“We are advancing extremely rapidly in perfecting deep learning algorithms. Today, we know that a deep neural network learned how to play chess at a human level in only four hours–and that it will never be beaten by a human. We are perfecting a number of things that AI can do for us, and at the same time, we are compiling a pile of extremely narrowly focused functions, all of them disjointed as a whole. It is like we are building an artificial person but we are starting from all parts of the brain at once.
“Currently, technology is leading the way in the advancement of AI. But just like design made technology human, design will play a critical role in the advancement and adoption of AI.
“The next massive role of industrial design and design in general is going to be the creation of an entirely new design practice: AID, Artificial Intelligence Design. When you look into history, it is the industrial designers that led the way into making the world a better place for humans. Industrial design is the most complex art of design because it combines human, technologies, tangible objects, and multilayered functions. It is industrial design that gave birth to the laptop and UI and UX–think of Bill Moggridge and the Matrix computer as the very first portable computer. An industrial designer who gave birth to the Apple Macintosh–Hartmut Esslinger–also gave birth to the UI and UX that the world had never before seen.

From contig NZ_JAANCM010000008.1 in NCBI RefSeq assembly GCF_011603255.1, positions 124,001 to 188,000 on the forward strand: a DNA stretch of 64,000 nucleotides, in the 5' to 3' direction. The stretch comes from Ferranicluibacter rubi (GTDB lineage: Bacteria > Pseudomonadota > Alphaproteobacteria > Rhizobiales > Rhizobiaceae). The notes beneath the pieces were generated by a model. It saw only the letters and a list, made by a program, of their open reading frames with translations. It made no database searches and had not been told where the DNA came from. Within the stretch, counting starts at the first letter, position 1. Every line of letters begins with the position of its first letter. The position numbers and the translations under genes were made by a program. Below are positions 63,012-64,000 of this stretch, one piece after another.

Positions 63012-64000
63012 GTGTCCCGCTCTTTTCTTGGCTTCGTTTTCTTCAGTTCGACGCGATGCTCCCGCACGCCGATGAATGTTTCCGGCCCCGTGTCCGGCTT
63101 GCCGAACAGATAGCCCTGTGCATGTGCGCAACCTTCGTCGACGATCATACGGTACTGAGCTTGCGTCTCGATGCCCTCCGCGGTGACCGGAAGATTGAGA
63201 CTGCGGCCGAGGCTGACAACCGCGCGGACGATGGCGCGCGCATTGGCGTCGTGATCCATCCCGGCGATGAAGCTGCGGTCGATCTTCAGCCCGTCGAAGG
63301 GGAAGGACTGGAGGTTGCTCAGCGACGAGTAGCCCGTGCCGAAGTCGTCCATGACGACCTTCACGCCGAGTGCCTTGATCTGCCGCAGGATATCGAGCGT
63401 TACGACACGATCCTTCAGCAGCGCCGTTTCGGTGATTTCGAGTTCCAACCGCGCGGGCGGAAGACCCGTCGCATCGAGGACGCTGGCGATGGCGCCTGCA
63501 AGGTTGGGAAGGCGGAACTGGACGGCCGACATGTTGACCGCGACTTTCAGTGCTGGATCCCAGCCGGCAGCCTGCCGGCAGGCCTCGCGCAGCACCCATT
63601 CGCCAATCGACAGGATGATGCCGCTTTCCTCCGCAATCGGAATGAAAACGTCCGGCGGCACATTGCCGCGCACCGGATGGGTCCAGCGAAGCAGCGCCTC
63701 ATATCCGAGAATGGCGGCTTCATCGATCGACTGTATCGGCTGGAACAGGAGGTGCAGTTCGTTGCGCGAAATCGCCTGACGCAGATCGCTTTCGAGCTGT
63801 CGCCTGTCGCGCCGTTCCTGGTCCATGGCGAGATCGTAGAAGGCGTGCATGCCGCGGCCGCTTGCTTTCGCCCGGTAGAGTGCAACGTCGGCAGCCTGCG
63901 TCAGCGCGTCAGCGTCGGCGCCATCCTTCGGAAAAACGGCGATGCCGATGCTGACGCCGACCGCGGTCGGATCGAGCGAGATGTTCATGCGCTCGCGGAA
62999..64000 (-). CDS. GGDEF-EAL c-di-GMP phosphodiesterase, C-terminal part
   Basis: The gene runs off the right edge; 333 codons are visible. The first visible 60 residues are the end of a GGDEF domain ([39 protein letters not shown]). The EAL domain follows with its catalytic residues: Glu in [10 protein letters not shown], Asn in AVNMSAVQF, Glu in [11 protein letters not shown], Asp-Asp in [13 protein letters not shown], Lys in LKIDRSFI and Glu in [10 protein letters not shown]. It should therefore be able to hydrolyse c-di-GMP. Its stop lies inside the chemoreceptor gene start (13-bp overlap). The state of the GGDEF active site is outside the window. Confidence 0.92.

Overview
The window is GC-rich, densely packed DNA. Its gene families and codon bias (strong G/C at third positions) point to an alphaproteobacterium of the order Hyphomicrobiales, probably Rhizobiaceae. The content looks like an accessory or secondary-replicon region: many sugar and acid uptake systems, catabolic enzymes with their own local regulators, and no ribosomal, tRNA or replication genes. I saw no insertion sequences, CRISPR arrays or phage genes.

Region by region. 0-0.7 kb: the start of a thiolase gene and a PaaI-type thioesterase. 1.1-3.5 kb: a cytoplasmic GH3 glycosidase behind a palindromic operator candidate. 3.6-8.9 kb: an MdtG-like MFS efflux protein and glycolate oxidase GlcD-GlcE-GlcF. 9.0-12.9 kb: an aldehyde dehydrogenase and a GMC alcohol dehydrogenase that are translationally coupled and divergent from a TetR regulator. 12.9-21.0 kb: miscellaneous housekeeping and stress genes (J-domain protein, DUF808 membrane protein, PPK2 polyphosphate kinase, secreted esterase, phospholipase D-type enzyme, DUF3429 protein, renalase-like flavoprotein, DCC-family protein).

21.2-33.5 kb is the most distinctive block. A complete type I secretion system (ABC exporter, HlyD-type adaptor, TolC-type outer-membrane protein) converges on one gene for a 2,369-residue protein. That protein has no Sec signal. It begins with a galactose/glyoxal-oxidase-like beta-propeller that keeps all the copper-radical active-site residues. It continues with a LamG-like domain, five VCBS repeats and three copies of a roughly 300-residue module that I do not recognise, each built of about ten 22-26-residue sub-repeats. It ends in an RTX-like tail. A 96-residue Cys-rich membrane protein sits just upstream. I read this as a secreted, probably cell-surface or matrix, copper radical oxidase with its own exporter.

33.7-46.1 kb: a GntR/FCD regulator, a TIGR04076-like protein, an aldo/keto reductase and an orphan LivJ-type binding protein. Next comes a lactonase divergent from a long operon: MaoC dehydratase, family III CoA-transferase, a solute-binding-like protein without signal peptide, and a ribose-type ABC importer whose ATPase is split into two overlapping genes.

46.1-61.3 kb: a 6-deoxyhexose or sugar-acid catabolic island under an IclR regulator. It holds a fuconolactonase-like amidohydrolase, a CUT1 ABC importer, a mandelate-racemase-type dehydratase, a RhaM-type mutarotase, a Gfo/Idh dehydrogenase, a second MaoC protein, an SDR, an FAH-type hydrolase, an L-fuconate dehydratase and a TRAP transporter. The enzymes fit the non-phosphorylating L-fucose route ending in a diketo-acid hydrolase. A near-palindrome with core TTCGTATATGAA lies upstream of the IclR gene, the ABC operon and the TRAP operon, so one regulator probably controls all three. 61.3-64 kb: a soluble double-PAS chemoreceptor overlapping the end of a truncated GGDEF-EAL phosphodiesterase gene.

“Artificial Intelligence Design stands to become the most exciting design practice in the history of humankind. This practice does not exist yet, nor there is a school for it. But luckily industrial designers, being nonlinear thinkers and being able to cross platforms in true depth from sociology, ethnology, material science, ecology, biology, physics, mechanical engineering, electronic engineering, software development, and so on–they are our best bet, and are the best-equipped people on the planet to tackle this complex task of making AI that is safe and good for humans.”—Branko Lukic, founder, Nonobject